Domaine de la Bongran

Domaine de la Bongran is no ordinary Mâconnais estate. Since Jean Thévenet took over the domaine in 1972, this Viré-Clessé producer has become a cult name – with Jean a pioneer of organics and minimal intervention, as well as the estate’s unique wine style.

Domaine de la Bongran

Based in the village of Quintaine – a hamlet between Viré and Clessé, Jean Thévenet and his son Gautier (who has been involved since 1996, at the helm since 2000) produce distinct wines that offer astounding value.

They pick later than many of their neighbours, producing a richer style of Chardonnay. The wines are naturally generous and full-bodied, but with incredible concentration and amazing freshness. The Thévenets assign the latter to the estate’s white marl soils, which they feel enable the fruit to retain its acidity even when super-ripe.

The “dry” Cuvée E.J. Thévenet (previously known as Cuvée Tradition) has a touch of residual sugar (normally between 2 and 4g/l). This meant that for several years that the wine had to be declassified to Mâcon-Villages, as Viré-Clessé was – until 2003 – only permitted to have up to 2g/l residual sugar. After the warm 2003 vintage, a year in which many producers made wines with more than the permitted residual sugar for the appellation, the INAO changed the rules and Domaine de la Bongran could officially put Viré-Clessé on their labels once more.

The estate produces two other wines: the Cuvée Levroutée is an off-dry style (typically with around 18g/l residual sugar), only made in exceptional years with part-botrytised Chardonnay; the Cuvée Botrytis is a stunning sweet wine, made with botrytised fruit when the vintage conditions allow it.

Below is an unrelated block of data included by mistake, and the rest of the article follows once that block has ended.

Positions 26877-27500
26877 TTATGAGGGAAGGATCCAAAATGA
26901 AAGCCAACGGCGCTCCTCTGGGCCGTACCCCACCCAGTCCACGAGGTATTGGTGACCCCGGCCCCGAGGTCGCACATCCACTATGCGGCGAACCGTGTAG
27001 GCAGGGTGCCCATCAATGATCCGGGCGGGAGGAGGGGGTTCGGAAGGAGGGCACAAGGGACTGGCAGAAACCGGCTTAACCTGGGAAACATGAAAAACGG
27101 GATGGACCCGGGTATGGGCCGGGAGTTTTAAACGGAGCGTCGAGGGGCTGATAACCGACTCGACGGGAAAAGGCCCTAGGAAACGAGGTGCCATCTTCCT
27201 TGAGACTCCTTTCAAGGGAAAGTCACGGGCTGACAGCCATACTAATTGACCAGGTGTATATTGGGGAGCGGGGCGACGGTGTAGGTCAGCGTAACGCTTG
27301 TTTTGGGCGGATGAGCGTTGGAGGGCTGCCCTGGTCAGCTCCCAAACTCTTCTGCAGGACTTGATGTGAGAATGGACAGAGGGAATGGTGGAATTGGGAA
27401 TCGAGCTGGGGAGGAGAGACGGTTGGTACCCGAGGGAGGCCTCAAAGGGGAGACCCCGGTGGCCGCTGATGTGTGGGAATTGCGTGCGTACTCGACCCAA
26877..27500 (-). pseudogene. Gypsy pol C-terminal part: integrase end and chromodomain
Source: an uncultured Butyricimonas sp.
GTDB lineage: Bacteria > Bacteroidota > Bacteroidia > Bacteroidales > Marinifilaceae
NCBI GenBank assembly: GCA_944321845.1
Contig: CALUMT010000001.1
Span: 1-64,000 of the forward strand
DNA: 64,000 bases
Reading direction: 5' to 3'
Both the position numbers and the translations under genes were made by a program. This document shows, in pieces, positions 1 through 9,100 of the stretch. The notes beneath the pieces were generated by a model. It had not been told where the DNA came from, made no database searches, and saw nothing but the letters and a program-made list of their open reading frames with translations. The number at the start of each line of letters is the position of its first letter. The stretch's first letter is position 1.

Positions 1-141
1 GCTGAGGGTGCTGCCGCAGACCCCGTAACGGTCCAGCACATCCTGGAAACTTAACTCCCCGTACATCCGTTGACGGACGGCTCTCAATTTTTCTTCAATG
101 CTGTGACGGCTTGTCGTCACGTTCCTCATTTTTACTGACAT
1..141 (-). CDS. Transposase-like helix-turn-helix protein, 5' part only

They only release the wines when they feel they are ready to drink, often around four years or so after the vintage for the Cuvée E.J. Thévenet. The wines, however, age beautifully – often peaking after a decade in bottle.

The Thévenets have two other labels – Emilian Gillet and Domaine de Roally, working with different terroirs for each, but employing a similarly traditional approach in the winery.

Gautier took over the viticulture and winemaking in 2000, although his father Jean is still involved. The estate consists of 15 hectares, all of which are organically farmed. The vines are up to 80 years old, at 250 to 300 metres’ altitude in Quintaine, in Viré-Clessé.

The white marl soils are key to the wine style produced, retaining freshness in the wines. The microclimate here is also unusual, enabling them to – in certain vintages – produce their stunning botrytised sweet wine, Cuvée Botrytis.

The decision of when to pick is made on taste rather than numbers, with the grapes harvested only when they are ultra-ripe – full of flavour and complexity. In vintages where the conditions are right for botrytis, they leave fruit on the vine to develop botrytis for their Cuvée Levroutée and Cuvée Botrytis. Everything is picked by hand and yields are low, 35-45hl/ha – around three times lower than the appellation’s limits.

As Jean Thévenet says, “Terroir is to wine what a composer is to music.; the winemaker being only the conductor.” In this spirit, there is very little intervention in the winery.

They use a Coquard press to gently extract the juice and keep the fruit’s delicate aromatics. The must then ferments incredibly slowly with indigenous yeasts, taking up to two years. The wine stays on its fine lees, giving the wines a viscous texture, while the white marl soil lends them minerality and acidity. Despite the wines richness, there’s no oak at all here, with only stainless steel tanks in the winery.


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